LIVERMORE, Calif. – Zone 7 Water Agency published its online Annual Report for the 2021-2022 fiscal year. Residents of the Tri-Valley can browse the interactive Annual Report through the website’s accessible design to read highlights and achievements of the agency.
The Annual Report provides information about the organization’s operations in delivering safe water and flood protection services to 266,000 residents in Eastern Alameda County. The report looks at how Zone 7’s highly trained staff adapted throughout the year’s historic drought conditions and continued to make improvements to water quality and reliability.
The 2021-2022 year marked the third year of extreme drought conditions with record-breaking low precipitation negatively affecting system-wide reservoir levels and groundwater basins. In response, and in alignment with statewide efforts, the Agency declared a local drought emergency which allowed Zone 7 the flexibility to take immediate actions including:
- Expediting critical water reliability infrastructure projects including the completion of the Valley Booster Pump Station to relieve pressure on our groundwater production wells and increase water reliability during surface water emergencies.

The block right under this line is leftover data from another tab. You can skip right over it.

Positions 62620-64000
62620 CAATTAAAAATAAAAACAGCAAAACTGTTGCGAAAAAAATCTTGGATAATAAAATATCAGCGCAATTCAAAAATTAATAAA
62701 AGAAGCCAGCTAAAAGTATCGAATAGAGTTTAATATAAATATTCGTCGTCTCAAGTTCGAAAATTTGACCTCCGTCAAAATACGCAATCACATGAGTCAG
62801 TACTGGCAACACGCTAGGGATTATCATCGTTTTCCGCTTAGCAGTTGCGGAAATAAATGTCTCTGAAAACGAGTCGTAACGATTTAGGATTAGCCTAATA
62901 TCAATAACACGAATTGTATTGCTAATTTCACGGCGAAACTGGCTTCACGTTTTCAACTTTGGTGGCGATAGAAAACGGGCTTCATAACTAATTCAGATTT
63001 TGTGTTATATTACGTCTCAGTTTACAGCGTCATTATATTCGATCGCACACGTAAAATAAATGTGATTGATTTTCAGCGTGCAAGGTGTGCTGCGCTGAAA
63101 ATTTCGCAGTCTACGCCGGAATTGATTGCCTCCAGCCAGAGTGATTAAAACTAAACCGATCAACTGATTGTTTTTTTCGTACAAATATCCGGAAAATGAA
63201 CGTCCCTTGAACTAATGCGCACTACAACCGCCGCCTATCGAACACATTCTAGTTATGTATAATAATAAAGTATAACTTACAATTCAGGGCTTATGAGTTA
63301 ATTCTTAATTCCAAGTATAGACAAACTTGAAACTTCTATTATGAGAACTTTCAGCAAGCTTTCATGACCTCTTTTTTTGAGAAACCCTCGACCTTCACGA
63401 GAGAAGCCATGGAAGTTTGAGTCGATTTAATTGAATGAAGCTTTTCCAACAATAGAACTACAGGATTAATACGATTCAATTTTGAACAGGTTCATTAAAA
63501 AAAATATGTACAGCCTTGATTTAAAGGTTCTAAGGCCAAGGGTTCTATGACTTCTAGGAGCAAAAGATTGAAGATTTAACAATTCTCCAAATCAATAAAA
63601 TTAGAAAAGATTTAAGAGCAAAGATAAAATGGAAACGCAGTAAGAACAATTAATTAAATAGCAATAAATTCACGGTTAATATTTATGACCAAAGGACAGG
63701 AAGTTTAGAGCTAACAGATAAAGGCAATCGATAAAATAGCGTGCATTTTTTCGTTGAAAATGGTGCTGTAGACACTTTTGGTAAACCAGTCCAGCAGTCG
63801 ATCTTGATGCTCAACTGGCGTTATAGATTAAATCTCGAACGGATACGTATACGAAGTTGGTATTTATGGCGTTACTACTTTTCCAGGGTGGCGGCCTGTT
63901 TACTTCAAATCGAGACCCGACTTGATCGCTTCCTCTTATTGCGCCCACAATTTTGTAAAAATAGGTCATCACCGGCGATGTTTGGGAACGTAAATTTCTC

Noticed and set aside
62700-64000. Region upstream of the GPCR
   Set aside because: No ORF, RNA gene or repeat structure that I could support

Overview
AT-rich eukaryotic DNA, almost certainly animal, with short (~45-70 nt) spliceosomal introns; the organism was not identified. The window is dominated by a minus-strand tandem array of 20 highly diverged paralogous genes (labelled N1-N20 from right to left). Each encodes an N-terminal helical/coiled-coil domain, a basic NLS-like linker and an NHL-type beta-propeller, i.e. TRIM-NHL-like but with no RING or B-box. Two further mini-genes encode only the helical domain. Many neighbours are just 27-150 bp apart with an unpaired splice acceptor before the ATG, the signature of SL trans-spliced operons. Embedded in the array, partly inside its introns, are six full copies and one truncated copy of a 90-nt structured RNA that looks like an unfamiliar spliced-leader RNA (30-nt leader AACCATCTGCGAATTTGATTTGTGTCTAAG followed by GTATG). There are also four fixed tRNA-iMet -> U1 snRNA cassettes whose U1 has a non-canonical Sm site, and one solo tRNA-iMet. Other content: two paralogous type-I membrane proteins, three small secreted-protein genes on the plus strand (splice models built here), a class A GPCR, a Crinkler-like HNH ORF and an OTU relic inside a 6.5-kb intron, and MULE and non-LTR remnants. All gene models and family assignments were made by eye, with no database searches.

- Increasing rebate amounts for Water Efficient Lawn Conversions, an important community-based water conservation effort that produces long-term water savings.
- Collaborating more closely with retail partner agencies on drought and conservation messaging to engage the community in saving water.
“We offer our sincere appreciation to the entire Tri-Valley community for answering our conservation call and reducing water consumption by a total of 10% throughout the previous fiscal year,” noted General Manager Valerie Pryor.
The Agency, tasked with ensuring a reliable water supply for the Tri-Valley, also made progress on long-term water reliability efforts to ensure future water supply. Highlights of progress made on key water supply projects during the year include:
- Working collaboratively with eight regional water agencies to form a Joint Powers Authority (JPA) for the Los Vaqueros Reservoir Expansion Project, an effort to increase the reservoir’s capacity and build a pipeline to connect it to the South Bay Aqueduct.
- Continuing participation in the Sites Reservoir Project, an effort to construct a new 1.5 million acre-foot off-stream reservoir to capture and store stormwater flows from the Sacramento River increasing Northern California’s surface storage capacity by 15%.
- Approving funding for continued participation in the four-year planning phase of the Delta Conveyance Project, a project to add new conveyance facilities in the Delta.
Another important accomplishment was the completion of the upgrades to the Patterson Pass Water Treatment Plant. Zone 7 invested in major upgrades of both surface water treatment plants to switch to ozone as the primary disinfectant, making the treatment process more efficient and improving water quality to better serve the community.
The Agency is also tasked with managing 37 miles of flood control channels and made progress on a new Flood Management Plan. In June 2022, the board adopted Phase 1 of the Flood Management Plan, Phase 2 is now underway including implementation, capital improvement, funding, and public engagement.
To read Zone 7 Water Agency’s Annual Report for the 2021-2022 fiscal year, visit: zone7water.report